Ronkagrimaldi's Reviews > Rabid: A Cultural History of the World's Most Diabolical Virus

Rabid by Bill Wasik
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Jul 31, 12

Read in July, 2012

This book is a fascinating read—both the science and cultural history of rabies are described very well. The authors cover the disease from ancient Babylon (complete with an ancient joke) to modern times, with stops in Greece, medieval Europe and Victorian England. There is also an entire chapter devoted to Louis Pasteur, the creator (with a lot of help from his assistants) of the rabies vaccine. There is a lot about the history of dogs in our society, since dogs were the main carriers of rabies until modern times. Even with all of the information the authors provided, the book moves at a brisk pace but never feels as if any information was left out about this disease.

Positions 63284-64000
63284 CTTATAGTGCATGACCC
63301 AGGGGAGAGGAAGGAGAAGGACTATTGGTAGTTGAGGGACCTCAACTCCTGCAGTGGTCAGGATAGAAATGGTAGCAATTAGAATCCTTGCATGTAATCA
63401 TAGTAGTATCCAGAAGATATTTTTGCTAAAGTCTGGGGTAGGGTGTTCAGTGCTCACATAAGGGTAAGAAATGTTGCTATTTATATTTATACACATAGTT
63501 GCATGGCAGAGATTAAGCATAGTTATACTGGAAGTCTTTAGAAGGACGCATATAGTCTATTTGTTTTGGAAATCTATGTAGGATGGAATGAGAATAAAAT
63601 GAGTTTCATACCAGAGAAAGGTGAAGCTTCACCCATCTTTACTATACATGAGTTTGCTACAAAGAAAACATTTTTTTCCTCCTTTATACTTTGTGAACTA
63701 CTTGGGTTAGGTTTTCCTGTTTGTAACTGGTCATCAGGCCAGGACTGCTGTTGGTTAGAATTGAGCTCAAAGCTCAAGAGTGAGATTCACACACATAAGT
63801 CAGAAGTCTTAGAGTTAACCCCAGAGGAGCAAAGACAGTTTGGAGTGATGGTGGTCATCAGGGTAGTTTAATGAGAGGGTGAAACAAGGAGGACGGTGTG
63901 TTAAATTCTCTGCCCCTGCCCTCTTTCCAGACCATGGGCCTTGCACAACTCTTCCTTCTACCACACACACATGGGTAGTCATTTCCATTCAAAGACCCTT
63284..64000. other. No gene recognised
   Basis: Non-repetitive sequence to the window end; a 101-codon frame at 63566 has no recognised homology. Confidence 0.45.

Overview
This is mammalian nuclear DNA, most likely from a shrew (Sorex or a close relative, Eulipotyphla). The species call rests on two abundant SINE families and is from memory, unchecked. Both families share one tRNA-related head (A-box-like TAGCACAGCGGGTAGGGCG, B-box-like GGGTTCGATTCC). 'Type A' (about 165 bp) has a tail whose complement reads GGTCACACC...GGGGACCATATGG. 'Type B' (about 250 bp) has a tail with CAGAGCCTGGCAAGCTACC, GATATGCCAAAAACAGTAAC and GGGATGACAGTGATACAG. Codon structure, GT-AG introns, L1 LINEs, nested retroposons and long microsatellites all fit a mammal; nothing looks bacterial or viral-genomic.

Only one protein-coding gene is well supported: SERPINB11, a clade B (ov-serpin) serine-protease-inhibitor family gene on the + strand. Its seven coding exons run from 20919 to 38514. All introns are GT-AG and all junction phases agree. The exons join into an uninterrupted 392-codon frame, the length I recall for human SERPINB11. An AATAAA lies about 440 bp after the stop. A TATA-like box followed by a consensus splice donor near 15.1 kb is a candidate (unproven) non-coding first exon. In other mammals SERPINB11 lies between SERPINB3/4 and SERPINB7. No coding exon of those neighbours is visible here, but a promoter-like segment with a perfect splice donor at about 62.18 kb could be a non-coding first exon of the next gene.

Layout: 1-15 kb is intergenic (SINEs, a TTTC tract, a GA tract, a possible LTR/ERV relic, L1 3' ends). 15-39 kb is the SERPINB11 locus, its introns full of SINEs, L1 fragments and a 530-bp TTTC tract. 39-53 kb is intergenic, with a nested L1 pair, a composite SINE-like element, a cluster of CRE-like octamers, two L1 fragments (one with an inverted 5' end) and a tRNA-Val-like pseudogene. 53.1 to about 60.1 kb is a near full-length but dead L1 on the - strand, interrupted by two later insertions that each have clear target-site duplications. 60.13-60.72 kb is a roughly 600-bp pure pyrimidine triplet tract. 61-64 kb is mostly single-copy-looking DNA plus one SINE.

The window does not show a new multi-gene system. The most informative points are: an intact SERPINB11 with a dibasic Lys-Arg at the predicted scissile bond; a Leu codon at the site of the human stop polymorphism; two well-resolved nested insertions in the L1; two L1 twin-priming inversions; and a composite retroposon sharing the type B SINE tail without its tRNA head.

I really enjoyed the book; however, I did have two small problems. First, the notes at the back of the book were not annotated in the text—it made it difficult to follow along. This is a personal quibble but it does irritate me. Second, the tone of the book was a little inconsistent at times. It occasionally seemed as if the two portions (the science and the cultural history of the disease) worked against each other. These are only small complaints, though. The book was both informative and entertaining and worth adding to my personal library.
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